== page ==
U.S. District Judge Charles Lovell has struck down Montana's campaign spending limits as being a violation of the First Amendment of the U.S. Constitution.

In his decision, Judge Lovell writes:

The Court finds that Defendants have failed to prove that Montana's campaign contribution limits further the important state interest of combating quid pro quo corruption or its appearance. On these grounds alone, Montana Code Annotated§ 13-137-216(1), (3), and (5) (2011) are in violation of the First Amendment of the United States Constitution.

Missoula Attorney Quentin Rhoades, who recently unsuccessfully defended Montana legislator Art Wittich in a political corruption trial in Helena, said he and Wittich are both gratified over Judge Lovell's decision.

"The court ruled that the contribution limits that have been set by the State of Montana are unconstitutional, and they interfere with people's political and first amendment rights," Rhoades said. "Therefore, he struck them down and ruled them as unenforceable. This is very important with respect to Mr. Wittich because up to this point, (Commissioner of Political Practices) Jonathan Motl has been holding him up as an example of the worst political corruption in the western hemisphere...or at least in Montana."

The court also ruled on the issue of quid pro quo in political campaigns in Montana.

"Part of what the district court held was that there is no evidence that there has ever been any quid pro quo corruption  in Mr. Wittich's case, or any other," he said. "This decision points out that this argument that Mr. Motl has been using against any Republican in sight that their votes have been bought and paid for is ludicrous."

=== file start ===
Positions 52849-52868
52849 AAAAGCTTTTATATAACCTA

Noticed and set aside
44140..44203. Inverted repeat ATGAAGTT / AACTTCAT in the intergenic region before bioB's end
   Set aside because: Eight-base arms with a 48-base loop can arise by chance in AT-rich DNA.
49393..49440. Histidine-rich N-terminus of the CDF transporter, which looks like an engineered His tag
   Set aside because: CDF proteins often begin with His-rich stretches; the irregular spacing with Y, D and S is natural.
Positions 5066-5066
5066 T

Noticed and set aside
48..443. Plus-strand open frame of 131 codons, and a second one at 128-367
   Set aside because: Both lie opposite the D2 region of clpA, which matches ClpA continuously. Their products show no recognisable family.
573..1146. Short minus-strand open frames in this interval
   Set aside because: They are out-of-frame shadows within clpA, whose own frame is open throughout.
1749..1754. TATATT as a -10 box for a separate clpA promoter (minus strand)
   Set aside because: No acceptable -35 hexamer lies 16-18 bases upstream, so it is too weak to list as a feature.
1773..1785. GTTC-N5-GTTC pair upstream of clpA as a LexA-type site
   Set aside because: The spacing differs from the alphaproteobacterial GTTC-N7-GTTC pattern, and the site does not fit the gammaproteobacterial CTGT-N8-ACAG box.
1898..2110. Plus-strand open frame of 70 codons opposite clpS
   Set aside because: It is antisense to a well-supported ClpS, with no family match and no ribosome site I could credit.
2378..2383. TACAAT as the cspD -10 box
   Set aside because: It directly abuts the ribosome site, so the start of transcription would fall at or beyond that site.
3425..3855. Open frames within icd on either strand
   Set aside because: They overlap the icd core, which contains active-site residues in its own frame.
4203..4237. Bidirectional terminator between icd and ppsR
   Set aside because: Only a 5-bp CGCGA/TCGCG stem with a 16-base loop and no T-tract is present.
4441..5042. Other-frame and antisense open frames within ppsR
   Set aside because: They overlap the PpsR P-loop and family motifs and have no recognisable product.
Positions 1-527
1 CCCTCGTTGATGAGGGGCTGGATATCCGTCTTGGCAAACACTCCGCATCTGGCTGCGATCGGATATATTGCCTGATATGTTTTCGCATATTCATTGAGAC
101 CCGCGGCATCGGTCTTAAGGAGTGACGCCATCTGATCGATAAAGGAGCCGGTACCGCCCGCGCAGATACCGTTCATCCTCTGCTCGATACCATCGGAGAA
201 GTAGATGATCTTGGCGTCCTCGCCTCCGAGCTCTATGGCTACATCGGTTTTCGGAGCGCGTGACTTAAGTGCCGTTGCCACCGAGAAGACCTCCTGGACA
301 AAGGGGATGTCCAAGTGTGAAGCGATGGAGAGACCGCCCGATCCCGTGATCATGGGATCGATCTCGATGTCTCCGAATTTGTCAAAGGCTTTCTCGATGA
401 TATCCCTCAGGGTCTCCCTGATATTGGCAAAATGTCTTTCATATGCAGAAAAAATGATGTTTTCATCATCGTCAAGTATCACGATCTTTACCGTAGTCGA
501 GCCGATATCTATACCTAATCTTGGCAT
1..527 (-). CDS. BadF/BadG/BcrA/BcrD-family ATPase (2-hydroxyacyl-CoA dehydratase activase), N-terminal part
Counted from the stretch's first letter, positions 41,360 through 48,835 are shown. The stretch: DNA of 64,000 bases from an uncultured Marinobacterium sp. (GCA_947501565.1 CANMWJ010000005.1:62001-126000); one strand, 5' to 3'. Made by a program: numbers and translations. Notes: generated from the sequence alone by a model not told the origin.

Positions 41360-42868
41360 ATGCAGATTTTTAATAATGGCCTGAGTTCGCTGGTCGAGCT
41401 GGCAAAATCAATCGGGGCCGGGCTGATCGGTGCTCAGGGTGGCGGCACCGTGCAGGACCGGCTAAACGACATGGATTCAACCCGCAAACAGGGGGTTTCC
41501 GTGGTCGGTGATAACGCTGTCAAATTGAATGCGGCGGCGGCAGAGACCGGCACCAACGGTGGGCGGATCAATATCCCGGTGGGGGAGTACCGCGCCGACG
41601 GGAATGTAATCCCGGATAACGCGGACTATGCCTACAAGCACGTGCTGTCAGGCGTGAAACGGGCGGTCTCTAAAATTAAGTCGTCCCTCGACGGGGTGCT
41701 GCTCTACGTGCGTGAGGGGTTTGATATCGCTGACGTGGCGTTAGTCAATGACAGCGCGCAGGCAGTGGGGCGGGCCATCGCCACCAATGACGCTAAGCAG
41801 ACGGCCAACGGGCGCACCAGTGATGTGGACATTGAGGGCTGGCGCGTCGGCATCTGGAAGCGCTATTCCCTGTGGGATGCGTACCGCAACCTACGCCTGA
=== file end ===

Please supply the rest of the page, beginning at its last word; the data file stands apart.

From the decision, Lovell writes:

These legislators are dyed-in-the-wool when it comes to these issues, and their positions are not, nor seemingly ever will be, for sale. Thus, the Court is simply unable to conclude that receiving National Right to Work's assistance in any way affected the candidates' voting. Viewing these circumstances, the public would more reasonably conclude that corruption is nearly absent from Montana's electoral system-the evidence shows that despite a hand-full of opportunities, legislators chose to keep their noses clean. In short, none of Defendants' examples demonstrate a real harm to the election process or to the public's interest in that process, as is required by the Ninth Circuit.

Rhoades pointed out that Lovell's ruling is subject to appeal by the State of Montana.

"The State of Montana has an opportunity to appeal this ruling," he said. "They have shown a willingness to .appeal these kids if rulings in the past and by all means, just as Mr. Wittich took advantage of his right to appeal, so the state will as well."

KGVO News has reached out to Political Practices Commissioner Jonathan Motl for a comment, but that call has not yet been returned.